As you can guess by the title, I’m a little biased when it comes to movies these days: I’ve grown quite bored of the overdone, overdramatic, melodramatic, little value-having, special effects-laden, horribly acted, horribly paced, CGI’d everything, entire messes of summer blockbusters that have invaded the world of cinema for years on end, including this year.
I will avoid blasting Pacific Rim in this review, because Pacific Rim is an exception to the rule: That is a great film for future review from yours truly.
So, to dive in, let’s start with the idea behind this summer of flops: Why, with all of the promotion and millions of dollars spent on captivating the audience with nifty toys, high-priced actors/actresses and the latest in special effects, and no real depth or validity beyond the normal popcorn entertainment, are these films flopping so badly, and in this year, as well?
Hmm, one could chart up the rise of independent cinema, independent movie theaters popping up like roaches to Hollywood’s chagrin, the state of the economy and the high-priced ways of most cinematiques, the degree of difficulty in getting a solid return for your entertainment dollar when many studios forget the golden balance of their films: action, entertainment, AND a good script, too.
To continue forward, and since I’ve gone into depth with the failings of White House Down, let’s take a look at the similarities between all of the summer box office bombs: Shouldn’t be too hard to figure out, eh?
The Lone Ranger and White House Down are easy to see: one is a restart of an old TV show with Johnny Depp now at the helm, with a script none-too-great, and a movie that’s just an all-around waste of time. White House Down is another in a long line of Roland Emmerich action movies that used to sell quite well, inf act: this time, it comes off the heels of another horrible “White House-in-peril” flick called Olympus Has Fallen, and is twice as bad, twice as long, replete with too many special effects and not enough of any logistics or just all-around well-done/well-told story.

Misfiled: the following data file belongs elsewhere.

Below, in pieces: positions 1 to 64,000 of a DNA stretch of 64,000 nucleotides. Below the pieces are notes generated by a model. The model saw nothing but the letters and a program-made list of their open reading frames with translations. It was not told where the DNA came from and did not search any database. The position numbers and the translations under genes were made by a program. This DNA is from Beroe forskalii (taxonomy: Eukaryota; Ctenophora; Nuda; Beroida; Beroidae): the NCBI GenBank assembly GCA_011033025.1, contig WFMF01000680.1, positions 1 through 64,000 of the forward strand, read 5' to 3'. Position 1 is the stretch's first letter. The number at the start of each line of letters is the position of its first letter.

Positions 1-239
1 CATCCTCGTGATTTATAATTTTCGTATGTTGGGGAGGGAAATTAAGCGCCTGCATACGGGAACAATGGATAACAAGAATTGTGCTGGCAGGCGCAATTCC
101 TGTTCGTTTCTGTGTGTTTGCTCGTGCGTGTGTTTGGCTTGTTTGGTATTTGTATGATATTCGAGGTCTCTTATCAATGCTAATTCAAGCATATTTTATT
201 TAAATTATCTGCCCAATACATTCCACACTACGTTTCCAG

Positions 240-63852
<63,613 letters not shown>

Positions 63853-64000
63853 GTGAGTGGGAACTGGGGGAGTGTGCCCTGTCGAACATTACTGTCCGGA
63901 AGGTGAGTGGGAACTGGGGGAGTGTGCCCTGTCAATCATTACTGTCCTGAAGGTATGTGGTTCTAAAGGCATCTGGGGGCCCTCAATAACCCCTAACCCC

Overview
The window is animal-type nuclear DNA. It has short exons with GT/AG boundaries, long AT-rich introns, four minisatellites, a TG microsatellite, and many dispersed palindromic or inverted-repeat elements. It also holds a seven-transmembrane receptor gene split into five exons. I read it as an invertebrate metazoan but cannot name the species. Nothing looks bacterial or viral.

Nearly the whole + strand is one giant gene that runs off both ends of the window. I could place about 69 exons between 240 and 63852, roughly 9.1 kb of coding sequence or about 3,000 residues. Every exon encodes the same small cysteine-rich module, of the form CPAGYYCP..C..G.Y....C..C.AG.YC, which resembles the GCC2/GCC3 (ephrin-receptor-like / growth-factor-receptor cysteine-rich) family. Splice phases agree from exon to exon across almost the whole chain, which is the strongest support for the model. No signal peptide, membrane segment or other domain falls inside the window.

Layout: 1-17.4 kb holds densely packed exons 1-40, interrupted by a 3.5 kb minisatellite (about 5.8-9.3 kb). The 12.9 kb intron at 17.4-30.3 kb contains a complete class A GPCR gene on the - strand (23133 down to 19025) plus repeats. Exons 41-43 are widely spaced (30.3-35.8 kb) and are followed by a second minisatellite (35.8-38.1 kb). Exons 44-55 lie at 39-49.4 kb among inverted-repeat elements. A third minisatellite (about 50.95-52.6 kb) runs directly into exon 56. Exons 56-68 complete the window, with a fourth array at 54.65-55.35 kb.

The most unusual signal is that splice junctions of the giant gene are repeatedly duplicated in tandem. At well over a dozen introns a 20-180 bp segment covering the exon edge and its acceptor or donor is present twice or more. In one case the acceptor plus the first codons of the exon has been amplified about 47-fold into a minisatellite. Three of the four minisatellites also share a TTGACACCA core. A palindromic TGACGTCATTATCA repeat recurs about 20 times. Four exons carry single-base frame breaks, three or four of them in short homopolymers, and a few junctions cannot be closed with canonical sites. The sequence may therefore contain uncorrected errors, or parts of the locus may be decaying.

So, what’s the similarities between them, you may ask. Here they are: big movie stars in Channing Tatum and Johnny Depp both coming back to the well that is dried up as can be these days, special effects budgets blown sky-high, and not even done with any impressiveness or any creativity, and just a constant annoying, head-achingly tired, cliche-ridden ride of a movie.
Don’t misunderstand this point: I am not claiming things will get better or a new cinematic revolution will becoming henceforth.
Things will mostly stay the same, by all accounts, with more flops and more art-house/independent films coming into play. What may change, and judging in from the millions upon millions lost in these last ninety days or so is integral to the future of film.
People are getting sick and tired of the same garbage, of seeing ads upon ads crammed down their throats at every opportunity for films that don’t deserve the hype and don’t merit any amount of viewings, let alone a single one, at that.
Times are tough is as valid as ever, and cinema is not some shortchanging way of popping entertainment into your eyeballs: it’s as valid a medium as any other art-form, and maybe even more so with the changing of the guards in the film industry. But, that does not excuse these movie studios from continuously souring people on the prospect of going to watch a movie because their movies are so horrific, hum-drum, and as shallow as can be. Thank you and goodnight.
Easy ways to make a summer movie flop
The Future of Movies by Rolling Stone Magazine